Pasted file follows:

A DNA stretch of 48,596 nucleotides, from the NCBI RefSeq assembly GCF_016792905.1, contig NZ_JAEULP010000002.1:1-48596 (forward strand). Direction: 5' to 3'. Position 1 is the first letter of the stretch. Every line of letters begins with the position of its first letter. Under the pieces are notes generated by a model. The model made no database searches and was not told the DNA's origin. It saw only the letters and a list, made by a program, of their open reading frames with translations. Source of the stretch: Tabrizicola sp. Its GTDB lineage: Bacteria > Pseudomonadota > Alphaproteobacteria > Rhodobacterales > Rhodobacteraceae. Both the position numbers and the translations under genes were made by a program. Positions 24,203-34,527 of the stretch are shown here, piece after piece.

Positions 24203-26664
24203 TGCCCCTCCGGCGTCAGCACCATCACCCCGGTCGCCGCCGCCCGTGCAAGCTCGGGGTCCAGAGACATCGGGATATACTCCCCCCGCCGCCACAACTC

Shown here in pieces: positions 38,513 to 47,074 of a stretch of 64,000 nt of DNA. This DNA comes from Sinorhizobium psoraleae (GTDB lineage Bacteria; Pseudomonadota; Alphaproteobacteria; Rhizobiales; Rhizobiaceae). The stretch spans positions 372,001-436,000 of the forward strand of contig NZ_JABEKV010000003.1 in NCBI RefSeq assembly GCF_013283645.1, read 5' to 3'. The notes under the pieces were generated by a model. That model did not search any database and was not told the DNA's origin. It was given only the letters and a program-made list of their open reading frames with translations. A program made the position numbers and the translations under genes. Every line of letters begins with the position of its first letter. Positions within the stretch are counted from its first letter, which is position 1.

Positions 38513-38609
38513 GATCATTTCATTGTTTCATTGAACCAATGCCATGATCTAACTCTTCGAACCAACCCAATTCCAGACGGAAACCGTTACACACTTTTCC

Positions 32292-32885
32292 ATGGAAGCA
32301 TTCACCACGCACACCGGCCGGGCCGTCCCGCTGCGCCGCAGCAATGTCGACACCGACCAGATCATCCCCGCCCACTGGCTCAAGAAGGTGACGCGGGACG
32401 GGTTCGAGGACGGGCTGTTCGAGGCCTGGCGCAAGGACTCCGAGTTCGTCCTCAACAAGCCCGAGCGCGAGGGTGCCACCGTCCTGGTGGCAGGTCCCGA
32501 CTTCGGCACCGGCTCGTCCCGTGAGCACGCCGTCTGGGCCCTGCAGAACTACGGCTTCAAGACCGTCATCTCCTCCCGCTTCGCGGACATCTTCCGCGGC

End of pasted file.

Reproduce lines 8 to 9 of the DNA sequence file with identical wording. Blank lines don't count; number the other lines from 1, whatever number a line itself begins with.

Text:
32292 ATGGAAGCA
32301 TTCACCACGCACACCGGCCGGGCCGTCCCGCTGCGCCGCAGCAATGTCGACACCGACCAGATCATCCCCGCCCACTGGCTCAAGAAGGTGACGCGGGACG